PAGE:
by Caroline Johnston
Graphhic by Luke Theodossy
On February 11, 2020, the House of Representatives passed a bipartisan bill (374-37) to establish a National Women’s History Museum in Washington, District of Columbia. The bill advanced to the Senate, and if it passes and the President signs it, the Government will build a museum on the National Mall, standing alongside many other historic monuments and museums. Congresswoman Carolyn Maloney has been advocating for a National Women’s History Museum since 1998, and sponsored the relevant bill.
Carolyn Maloney worked for 16 years to set up a Congressional Commission to study the need for a National Women’s History Museum. In 2016, the Congressional Commission submitted its report to Congress before the House finally voted to establish a National Women’s History Museum in 2020.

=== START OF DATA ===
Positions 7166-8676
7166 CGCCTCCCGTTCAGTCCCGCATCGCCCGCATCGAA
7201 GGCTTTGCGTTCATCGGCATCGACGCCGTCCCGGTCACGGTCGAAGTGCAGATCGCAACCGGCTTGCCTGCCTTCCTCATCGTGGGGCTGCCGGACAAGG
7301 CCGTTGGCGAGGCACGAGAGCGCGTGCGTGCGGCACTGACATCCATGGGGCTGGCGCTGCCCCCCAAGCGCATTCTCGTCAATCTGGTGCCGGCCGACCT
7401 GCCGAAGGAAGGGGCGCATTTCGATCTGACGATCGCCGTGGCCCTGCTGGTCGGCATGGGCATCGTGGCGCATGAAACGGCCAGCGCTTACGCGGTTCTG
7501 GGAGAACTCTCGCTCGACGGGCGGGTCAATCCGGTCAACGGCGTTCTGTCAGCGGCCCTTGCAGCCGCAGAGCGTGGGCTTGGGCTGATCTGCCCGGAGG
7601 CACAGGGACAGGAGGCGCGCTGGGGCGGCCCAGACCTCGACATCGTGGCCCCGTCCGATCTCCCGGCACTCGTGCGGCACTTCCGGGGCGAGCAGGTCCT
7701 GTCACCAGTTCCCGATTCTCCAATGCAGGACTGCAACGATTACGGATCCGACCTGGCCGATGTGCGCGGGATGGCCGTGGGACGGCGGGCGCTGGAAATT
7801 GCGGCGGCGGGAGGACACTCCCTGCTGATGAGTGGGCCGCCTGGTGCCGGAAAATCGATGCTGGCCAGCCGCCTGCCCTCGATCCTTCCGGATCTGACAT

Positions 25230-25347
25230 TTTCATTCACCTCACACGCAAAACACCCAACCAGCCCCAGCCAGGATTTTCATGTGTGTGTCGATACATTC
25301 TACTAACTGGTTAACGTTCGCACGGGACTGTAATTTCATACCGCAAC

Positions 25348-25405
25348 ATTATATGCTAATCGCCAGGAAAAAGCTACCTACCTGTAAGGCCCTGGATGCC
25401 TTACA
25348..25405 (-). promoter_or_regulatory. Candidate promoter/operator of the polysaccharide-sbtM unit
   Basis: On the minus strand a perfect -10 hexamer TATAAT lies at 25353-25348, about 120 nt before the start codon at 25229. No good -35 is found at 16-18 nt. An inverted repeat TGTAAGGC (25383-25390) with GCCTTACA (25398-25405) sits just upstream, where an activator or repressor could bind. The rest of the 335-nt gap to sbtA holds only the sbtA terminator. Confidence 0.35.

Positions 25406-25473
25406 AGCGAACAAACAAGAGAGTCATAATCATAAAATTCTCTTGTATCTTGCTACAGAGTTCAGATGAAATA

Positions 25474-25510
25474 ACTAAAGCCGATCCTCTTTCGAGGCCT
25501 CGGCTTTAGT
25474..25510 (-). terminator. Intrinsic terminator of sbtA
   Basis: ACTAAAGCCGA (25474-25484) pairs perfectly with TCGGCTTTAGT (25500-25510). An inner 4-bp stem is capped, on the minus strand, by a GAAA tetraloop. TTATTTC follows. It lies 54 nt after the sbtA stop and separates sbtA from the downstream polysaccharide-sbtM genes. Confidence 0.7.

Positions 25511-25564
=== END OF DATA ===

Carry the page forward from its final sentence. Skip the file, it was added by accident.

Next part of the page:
Congresswoman Maloney said, “the US needs and deserves a comprehensive women’s history museum that will inspire men and women of all ages and for future generations… For too long, women who have made extraordinary contributions to our nation have been left out of the telling of our history. We can, and we must, change that.”
The museum hopes to include a “diverse range of viewpoints, experiences, and backgrounds,” in order to “accurately depict the history of the United States.” Junior Portia Sasser believes that the museum should include information about women’s involvement during times of war, especially about how women would disguise themselves as men so that they could participate in combat. Junior Olivia Plaza also believes that women in war should be included, with a focus on how women took over men’s jobs while they were away at war, which helped keep the United State’s economy stable.
Even if the bill passes, however, the museum will likely not open for at least another ten years because of how long it will take to construct the building, compile all of the information and create the exhibits.